In this episode of CHATTINN CYBER, Marc Schein interviews Cory Simpson, Senior Director and Lead for the U.S. Cyberspace Solarium Commission, Homeland Security Professor at Clemson University & Managing Director at Ankura, with more than 15 years of experience as a U.S. Army officer, federal prosecutor, national security lawyer and strategist.
Cory reports the findings of the U.S. Cyberspace Solarium Commission, an independent, bipartisan, and multisector commission, in which he acted as Senior Director until July. The commission, named for the Solarium Project set up by President Eisenhower, was comprised of fourteen members, including two senators and four house representatives, six internationally recognized experts in cybersecurity, and the FBI director. Together, these members developed legislative proposals as recommendations for Congress. Including Layered Cyber Deterrence
The two goals of the commission were creating a grand strategy for cybersecurity and identifying the policies needed to achieve that strategy. From ensuring secure democratic elections to supply chain security, the commission covered both public and private cybersecurity challenges, including the current COVID-19 pandemic. Of the more than eighty recommendations for both the executive and legislative branches, 29 recommendations involving legislation are already poised to become law.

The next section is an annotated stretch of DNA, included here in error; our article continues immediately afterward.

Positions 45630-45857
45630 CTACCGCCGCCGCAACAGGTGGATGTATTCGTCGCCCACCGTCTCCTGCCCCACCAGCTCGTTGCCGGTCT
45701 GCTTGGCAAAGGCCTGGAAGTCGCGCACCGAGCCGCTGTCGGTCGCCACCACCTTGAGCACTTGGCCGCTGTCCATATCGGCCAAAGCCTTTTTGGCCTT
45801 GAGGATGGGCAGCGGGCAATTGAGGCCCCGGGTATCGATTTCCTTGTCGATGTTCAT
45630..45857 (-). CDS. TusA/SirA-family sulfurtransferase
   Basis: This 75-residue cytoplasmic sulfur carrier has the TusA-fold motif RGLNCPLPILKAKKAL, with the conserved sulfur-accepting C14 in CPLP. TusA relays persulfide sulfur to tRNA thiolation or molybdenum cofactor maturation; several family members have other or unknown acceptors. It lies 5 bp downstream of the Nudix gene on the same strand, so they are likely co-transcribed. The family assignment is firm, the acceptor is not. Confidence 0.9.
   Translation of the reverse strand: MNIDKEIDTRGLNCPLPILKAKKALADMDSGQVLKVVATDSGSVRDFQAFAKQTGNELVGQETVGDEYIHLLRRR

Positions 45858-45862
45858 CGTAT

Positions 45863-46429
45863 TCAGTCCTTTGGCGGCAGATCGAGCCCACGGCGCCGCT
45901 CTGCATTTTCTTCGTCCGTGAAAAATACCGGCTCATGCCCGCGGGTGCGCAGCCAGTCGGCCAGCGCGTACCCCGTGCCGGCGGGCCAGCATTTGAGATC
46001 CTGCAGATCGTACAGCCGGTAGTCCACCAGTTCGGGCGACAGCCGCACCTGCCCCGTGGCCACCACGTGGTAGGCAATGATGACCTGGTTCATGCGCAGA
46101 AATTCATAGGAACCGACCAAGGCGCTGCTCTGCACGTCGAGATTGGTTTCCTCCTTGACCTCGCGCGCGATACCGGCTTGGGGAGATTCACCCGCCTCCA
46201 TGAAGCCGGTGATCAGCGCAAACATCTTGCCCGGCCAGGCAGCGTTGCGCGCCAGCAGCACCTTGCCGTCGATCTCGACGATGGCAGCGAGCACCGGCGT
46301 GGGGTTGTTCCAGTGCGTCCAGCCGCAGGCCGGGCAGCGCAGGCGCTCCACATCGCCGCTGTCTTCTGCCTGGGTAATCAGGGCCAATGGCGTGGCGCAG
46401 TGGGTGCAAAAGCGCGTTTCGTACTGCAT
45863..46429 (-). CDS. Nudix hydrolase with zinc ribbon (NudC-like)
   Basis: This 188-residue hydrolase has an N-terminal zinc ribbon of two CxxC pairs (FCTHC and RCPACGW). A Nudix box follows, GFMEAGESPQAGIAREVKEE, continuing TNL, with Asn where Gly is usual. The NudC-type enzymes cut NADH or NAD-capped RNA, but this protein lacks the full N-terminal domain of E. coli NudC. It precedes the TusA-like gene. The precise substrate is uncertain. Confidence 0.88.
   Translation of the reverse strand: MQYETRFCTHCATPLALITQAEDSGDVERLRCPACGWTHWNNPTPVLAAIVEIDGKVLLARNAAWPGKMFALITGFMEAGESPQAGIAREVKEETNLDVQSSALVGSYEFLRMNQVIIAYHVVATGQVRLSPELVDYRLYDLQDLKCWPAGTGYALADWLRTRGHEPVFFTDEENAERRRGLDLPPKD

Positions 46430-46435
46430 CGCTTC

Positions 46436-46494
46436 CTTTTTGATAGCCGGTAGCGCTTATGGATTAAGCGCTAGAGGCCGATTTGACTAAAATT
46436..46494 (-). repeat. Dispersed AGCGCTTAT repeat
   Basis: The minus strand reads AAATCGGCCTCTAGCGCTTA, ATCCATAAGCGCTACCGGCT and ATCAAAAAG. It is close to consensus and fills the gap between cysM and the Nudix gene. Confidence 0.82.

The Solarium Commission, AI Commission, and the Commission on National Service informed legislators that if we don’t have people to implement these strategies, they’re not going to work. Cybersecurity at a national security level is all of our responsibility, not just the government’s responsibility.
Additionally, Cory dives deep on specific recommendations, including creating a public/private relationship, perhaps scaling a model currently in place in the UK. Beyond the borders of the U.S., he explains digital trade zones should encompass all of the western democracies.
Cory wraps up with some insights into election security, we have security at odds with access. If you want a secure system you limit access which is the opposite of what we are doing when we want Americans to vote. In addition, Cory covers the challenge of an anonymous vote and the importance of a paper-based backbone to voting. Tune in to hear the advantages the U.S. democracy carries in its decentralized system!